As we found out later, the men were tortured both psychologically and physically. The former political prisoners Andrei Sannikov, Ales Mikhalevich, Dzmitry Bandarenka, Aliaksandar Atroshchankau and others have already told about these tortures.

I believe that we’ll hear much more about it when Mikalai Statkievich will be released. Sometimes I was placed in cells close to him. I couldn’t sleep because of his cough attacks that were so strong that one could hear them through the thick prison walls.

In the cells, the lights were on all the time. It was prohibited to cover one’s face with a handkerchief or blanket to rest from the bright light of the bulb. If we did that, they could come in to the cell and order to remove the blanket.

It was cold in the cells. Right under the ceiling, there was a tiny window with a grid. I was freezing; the cold went up even from the floor. We got blankets but they were worthless. It was a great relief when they allowed families to send one blanket per inmate.

My bronchitis became chronic. The disease came back each time I got a little bit better. The cold tap water that we used to wash the dishes, the floors in the cell and our clothes made it even worse.

It is better to stay healthy in the Belarusian prison. They won’t let you die – they don’t want the paper routine. But they won’t give you any medical aid. That night on the square I was assaulted and definitely got a concussion, my ears were bleeding, but the prison doctor concluded that I was “adapting to the cell environment”. They called the ambulance when the headaches became unbearable, but they didn’t let me go to the hospital for a scan despite the recommendations of the ER-doctors. They just gave me a pain-killer.

You breathe dust instead of air in the cell. This dust has been gathering for decades in thick layers on the radiators. You wash your face in the morning, and in the evening the cotton pad you use to clean your face is black.

The most important thing: in jail, you’re not a human being, you’re cattle. Their goal is to destroy you human dignity. You can forget who you were before. There, in jail, you’re nobody. A creature with no rights, somebody they can do anything with. And you get this message every day and every minute from everyone – the warders, administration, investigators.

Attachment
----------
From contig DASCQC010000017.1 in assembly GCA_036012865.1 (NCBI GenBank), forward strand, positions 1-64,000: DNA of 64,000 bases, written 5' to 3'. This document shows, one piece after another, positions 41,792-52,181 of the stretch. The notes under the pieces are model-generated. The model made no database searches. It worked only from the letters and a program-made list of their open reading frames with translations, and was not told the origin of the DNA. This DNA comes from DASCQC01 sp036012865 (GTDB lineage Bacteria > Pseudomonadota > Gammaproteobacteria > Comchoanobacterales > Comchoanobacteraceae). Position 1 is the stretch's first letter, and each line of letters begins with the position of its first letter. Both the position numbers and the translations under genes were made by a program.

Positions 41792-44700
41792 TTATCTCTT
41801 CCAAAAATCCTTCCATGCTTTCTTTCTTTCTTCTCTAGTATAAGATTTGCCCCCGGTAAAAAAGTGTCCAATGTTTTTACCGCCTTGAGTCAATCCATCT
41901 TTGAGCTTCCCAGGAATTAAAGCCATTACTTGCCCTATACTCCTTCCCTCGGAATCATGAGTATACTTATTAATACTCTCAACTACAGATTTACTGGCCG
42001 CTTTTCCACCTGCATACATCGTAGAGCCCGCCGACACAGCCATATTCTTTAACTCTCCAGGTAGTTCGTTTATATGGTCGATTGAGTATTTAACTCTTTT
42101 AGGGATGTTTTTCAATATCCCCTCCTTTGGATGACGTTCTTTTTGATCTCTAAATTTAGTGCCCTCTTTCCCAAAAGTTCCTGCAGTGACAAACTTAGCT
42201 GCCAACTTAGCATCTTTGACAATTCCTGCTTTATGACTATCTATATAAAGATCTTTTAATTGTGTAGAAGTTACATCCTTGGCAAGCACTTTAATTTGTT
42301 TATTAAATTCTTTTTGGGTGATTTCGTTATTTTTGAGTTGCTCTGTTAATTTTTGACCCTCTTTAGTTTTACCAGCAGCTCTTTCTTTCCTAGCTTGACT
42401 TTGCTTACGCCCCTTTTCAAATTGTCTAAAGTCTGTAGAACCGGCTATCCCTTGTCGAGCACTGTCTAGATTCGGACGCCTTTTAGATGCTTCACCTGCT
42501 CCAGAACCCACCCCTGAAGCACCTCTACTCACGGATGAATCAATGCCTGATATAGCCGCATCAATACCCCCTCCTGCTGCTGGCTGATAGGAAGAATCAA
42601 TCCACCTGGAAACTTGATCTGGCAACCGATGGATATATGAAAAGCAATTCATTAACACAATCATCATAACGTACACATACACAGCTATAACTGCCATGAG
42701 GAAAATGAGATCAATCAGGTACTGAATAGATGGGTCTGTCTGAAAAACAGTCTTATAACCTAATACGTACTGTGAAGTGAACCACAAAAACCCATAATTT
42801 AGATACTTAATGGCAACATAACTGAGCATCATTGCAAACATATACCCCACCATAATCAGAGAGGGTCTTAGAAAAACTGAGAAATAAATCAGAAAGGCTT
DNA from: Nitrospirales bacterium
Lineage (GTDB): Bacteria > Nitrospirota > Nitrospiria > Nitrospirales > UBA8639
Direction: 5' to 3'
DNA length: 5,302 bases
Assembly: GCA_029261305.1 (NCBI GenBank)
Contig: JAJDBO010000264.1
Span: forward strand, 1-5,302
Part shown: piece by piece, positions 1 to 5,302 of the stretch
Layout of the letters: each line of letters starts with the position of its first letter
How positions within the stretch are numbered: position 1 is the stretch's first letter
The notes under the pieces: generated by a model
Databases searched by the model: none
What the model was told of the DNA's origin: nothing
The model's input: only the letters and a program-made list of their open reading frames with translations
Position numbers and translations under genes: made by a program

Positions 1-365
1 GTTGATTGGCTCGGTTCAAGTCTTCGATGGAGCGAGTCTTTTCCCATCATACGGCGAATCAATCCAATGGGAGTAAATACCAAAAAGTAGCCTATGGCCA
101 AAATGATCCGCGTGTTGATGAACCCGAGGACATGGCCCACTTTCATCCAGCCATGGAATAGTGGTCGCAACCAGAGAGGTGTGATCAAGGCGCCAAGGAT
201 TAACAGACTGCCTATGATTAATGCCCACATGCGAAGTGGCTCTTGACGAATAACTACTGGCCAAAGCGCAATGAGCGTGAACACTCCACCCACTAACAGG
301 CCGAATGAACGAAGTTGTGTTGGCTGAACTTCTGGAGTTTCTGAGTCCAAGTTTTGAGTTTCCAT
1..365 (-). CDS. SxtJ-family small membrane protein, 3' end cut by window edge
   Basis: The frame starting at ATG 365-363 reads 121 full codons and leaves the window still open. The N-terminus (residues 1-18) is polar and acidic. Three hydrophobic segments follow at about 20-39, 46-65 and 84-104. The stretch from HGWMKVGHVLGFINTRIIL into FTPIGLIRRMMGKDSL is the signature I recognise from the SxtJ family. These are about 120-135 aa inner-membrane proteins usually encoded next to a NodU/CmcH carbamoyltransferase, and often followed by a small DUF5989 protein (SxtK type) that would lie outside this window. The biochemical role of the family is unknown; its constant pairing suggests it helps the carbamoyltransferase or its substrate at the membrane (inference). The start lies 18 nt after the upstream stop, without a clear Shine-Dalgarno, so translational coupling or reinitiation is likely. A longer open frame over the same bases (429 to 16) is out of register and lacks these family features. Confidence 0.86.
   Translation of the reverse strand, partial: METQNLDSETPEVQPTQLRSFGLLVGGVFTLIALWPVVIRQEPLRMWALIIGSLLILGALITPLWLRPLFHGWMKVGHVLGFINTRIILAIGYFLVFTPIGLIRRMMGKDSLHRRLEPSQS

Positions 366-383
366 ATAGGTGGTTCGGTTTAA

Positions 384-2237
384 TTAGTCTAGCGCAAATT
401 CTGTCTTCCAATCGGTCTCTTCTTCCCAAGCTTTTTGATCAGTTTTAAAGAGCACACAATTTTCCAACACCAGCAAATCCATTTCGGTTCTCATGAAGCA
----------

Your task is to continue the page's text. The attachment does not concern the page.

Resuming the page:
You feel it when you are walking to an interrogation with your head bent down, your hands behind your back (the men were even handcuffed); when they come with individual searches and raids several times every week to inspect all your belongings, every hygiene pad and every tea leaf; when they move everyone around in the entire jail and switch cells – which means that you must leave the cell that you did your best to make better, pack all your stuff (even the heavy madras, pillow and “bed” – wooden deck) and move to another dirty cell in 10 minutes. First you think you’re being released, and your heart stops – but then it falls back down to the pit of hopelessness and despair.

When you are in the investigation cell, you haven’t been convicted yet, your guilt hasn’t been proven. But it doesn’t matter. For them, you are a criminal, a finished person not worthy of any respect.

At first I was scared of the warders in masks. But then it even gave me hope. I realized that they were afraid to be recognized. So maybe they did understand that sooner or later they’d have to pay.

The people who were responsible for the repressions in the GDR, communist Poland, Hungary, Czechoslovakia, and Rumania have been punished. In these countries, the victims still find and recognize their tormentors. And all of them are tried, disregarding their age.

I am convinced that the same will happen in Belarus. I think I can recognize them by eyes. I tried to look in their eyes, tried to memorize…